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Higgs and De Soto

Economic historian Robert Higgs was a guest at my and Karol’s Virginia home this past week. Bob lives in Covington, Louisiana, which is on the north shore of Lake Ponchartrain, 25 miles north of my hometown of New Orleans.

Bob, Karol, and I were discussing economic development, along with Hernando de Soto’s work on the importance of formalizing property rights (especially rights in real estate). Bob observed that both Covington and New Orleans have the very same system of land titling and ownership registration. It’s a very formal system that — in a way to elicit de Soto’s admiration — makes clear who owns which piece of property.

And yet, as Bob points out, the economic conditions in Covington differ dramatically from those of New Orleans. New Orleans suffers even more than the typical American inner city from violent crime, and New Orleans is much more economically stagnant than is the typical American inner city. Indeed, one significant reason that the north shore of Lake Ponchartrain has become such a desired location is that New Orleanians are increasingly seeking a refuge from crime — which is to say, a refuge from distressingly insecure property rights.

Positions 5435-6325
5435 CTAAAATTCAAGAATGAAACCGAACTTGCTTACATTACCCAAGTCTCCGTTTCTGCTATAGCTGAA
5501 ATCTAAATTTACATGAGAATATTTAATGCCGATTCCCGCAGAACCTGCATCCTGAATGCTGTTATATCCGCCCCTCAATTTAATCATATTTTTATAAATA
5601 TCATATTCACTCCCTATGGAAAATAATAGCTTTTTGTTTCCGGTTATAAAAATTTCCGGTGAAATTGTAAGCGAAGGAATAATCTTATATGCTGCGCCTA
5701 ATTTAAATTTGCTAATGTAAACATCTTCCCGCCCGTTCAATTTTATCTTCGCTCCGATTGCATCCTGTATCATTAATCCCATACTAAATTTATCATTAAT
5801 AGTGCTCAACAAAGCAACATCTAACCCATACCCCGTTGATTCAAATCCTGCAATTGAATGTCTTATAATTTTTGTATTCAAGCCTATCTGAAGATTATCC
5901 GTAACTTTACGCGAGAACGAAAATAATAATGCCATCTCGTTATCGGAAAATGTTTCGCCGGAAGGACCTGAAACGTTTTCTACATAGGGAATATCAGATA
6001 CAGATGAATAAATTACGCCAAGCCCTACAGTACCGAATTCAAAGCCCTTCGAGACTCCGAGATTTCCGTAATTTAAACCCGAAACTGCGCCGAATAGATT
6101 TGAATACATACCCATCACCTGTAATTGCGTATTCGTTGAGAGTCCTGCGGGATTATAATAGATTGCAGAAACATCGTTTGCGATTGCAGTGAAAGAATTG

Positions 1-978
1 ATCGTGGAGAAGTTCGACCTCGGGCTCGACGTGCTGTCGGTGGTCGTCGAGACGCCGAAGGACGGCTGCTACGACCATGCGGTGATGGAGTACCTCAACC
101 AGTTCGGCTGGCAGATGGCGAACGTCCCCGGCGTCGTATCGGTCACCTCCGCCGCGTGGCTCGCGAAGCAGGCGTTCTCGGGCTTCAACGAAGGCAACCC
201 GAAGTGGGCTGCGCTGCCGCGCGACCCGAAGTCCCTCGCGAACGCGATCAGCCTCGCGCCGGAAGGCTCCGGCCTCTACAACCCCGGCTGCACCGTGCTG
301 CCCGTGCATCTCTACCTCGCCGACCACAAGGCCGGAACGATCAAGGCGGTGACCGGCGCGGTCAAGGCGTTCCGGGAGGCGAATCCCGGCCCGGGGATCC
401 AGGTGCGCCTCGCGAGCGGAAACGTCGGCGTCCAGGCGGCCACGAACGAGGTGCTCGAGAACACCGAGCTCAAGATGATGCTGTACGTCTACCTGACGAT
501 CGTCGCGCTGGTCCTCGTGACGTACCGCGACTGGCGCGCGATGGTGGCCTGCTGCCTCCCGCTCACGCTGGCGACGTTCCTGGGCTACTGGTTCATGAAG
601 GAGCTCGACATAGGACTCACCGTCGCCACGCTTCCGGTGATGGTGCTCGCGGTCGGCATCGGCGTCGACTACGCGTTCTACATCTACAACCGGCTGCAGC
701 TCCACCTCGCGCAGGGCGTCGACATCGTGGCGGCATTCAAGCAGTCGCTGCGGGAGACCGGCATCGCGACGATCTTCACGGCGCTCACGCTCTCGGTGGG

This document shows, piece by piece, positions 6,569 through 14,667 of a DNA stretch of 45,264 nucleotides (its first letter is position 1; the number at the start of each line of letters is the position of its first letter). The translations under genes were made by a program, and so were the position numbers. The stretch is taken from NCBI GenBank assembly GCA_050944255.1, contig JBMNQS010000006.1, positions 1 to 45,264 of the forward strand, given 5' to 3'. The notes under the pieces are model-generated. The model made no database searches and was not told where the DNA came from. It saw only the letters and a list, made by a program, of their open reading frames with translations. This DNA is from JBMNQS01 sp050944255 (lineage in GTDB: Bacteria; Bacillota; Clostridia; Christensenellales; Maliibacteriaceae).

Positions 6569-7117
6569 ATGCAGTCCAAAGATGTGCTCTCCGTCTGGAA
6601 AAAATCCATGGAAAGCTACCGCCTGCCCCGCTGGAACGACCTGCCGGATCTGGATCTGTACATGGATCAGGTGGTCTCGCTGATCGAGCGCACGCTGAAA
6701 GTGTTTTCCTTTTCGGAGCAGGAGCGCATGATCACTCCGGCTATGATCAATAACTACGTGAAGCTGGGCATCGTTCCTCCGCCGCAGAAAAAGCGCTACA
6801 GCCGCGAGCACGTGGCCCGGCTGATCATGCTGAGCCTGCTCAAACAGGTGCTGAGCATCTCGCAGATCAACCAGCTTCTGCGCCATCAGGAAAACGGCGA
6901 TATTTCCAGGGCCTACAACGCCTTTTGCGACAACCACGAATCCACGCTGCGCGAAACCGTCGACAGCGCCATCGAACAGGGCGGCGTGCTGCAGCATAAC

My parents recently moved from New Orleans’s close-in suburbs to the north shore. I easily witness the economic dynamism that is now transforming the north shore from a sleepy, rural outpost into a vibrant, culturally interesting, and wealthy community – while New Orleans proper is stagnating.

De Soto’s point is important. But it must not be oversold; it’s no magic bullet. Perhaps formal, impartial, and explicit property registration is a necessary condition for economic growth. It is not a sufficient condition. If it were sufficient, inner-city New Orleans would be just as economically dynamic and robust as is the north shore of Lake Ponchartrain – a place just 25 miles from the French Quarter and with the very same system of formal, impartial, and explicit property registration.


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